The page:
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Tribe Culture Change | Safe production: An oxymoron or a tale of two poles?
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Safe production: An oxymoron or a tale of two poles?

Do busy manufacturing or distribution plants have to accept some element of risk to their works if they are to be productive? Kevin Edwards looks at the often polar forces of safety and production and asks if they can be brought together…

 

Are accidents simply a cost of doing business?

According to studies by Pagell et al. over the last 10 years, this is the belief held by many managers at such sites. As one distribution centre manager, said:

We do make efforts to get our personnel to follow the formally laid down [safety] procedures, but often, because of the constraints within our operation… you’ve got to bend those rules … to get the job done.”

Can production systems be both safe and productive?

Pagell et al believe so. Importantly their research showed that the most productive facilities were also the safest. Such facilities were perceived by their workers to have supportive (long term, preventative) cultures, using joint management systems for both safety and production collectively. Meanwhile, the facilities with lower performance on both safety and productivity had day-to-day (short term, reactive) cultures and lacked these joint management systems.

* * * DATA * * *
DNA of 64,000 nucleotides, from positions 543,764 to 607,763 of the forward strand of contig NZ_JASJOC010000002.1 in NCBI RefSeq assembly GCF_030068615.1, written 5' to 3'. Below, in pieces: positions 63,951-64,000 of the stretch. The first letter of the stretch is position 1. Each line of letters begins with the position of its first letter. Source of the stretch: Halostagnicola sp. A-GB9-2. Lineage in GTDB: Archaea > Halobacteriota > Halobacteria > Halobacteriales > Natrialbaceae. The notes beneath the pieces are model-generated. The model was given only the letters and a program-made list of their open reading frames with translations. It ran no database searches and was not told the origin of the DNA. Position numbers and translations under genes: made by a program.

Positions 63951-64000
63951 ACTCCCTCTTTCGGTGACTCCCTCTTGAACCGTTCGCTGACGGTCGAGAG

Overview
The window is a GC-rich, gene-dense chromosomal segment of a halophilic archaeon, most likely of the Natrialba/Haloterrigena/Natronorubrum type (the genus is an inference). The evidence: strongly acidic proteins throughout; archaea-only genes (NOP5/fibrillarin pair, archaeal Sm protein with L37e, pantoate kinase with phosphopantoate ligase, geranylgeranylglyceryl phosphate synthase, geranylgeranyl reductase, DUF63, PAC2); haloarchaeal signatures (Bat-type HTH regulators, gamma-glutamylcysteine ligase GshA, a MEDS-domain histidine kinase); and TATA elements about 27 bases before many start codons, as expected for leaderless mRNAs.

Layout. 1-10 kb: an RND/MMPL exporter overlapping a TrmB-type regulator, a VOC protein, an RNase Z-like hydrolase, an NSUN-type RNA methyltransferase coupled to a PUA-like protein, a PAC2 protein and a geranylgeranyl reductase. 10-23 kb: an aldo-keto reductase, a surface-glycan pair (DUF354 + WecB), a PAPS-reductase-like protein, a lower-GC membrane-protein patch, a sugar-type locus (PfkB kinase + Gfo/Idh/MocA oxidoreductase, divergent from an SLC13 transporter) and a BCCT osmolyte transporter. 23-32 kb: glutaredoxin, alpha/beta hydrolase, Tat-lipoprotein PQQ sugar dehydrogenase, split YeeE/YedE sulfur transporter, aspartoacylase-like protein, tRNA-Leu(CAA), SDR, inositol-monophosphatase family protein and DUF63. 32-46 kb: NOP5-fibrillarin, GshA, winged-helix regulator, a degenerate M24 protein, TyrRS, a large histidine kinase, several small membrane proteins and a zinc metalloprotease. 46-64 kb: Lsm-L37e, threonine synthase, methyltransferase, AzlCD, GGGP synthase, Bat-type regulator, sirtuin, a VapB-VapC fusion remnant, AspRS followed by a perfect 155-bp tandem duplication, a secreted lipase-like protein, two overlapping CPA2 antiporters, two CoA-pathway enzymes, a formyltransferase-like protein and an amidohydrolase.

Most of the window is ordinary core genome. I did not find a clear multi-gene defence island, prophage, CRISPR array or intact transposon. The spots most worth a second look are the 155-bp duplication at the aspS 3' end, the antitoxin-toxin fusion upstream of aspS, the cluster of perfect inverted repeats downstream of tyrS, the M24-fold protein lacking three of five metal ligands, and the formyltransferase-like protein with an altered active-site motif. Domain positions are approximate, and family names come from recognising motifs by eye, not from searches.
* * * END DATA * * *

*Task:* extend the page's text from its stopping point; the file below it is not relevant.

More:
The research concluded that safe production need not be an oxymoron and that it is possible for organisations to develop joint management systems that simultaneously measure, control, and improve both safety and operations.

So, if it’s possible, why is it so hard to achieve?

“For every complex problem, there is an answer that is clear, simple and wrong.” HL Mencken

For most companies, the path to ‘safe production’ is set out in a strategy or roadmap. But what about the journey itself? Can the organisation evolve steadily and assuredly along a timeline towards a supportive culture? Can it build a joint management system in a planned and rational way?  If so, this would suggest an organisation where everyone supports this transformation unreservedly and without any conflict or ambiguity in goals, strategies, roles and practices, and without the existence of the parallel organisation that is power and politics.

We all know that transition from a day-to-day output-oriented culture, to a supportive culture, is not going to be simple and straightforward, as vested interests and personal values surface to either support or thwart the change.

Problem vs polarity

For Johnson (1992, 1996) a problem is a difficulty which can be eliminated by choosing a solution – there is a clear end point i.e. when the solution has been implemented.

A polarity is a difficulty or dilemma that will always be ongoing to a greater or lesser extent. It is unsolvable and contains two seemingly opposing ideas or ‘poles’ which are ever-present and in tension with each other – they are interdependent and need each other to exist… safety and production for instance!

Why is this distinction important? You solve a problem, but you manage a polarity. Attempting to address polarities with traditional problem-solving skills only makes things worse, as an over-focus on meeting the needs of one pole leads to negative, unintended consequences associated with the other.

‘Team Safety’ vs ‘Team Production’?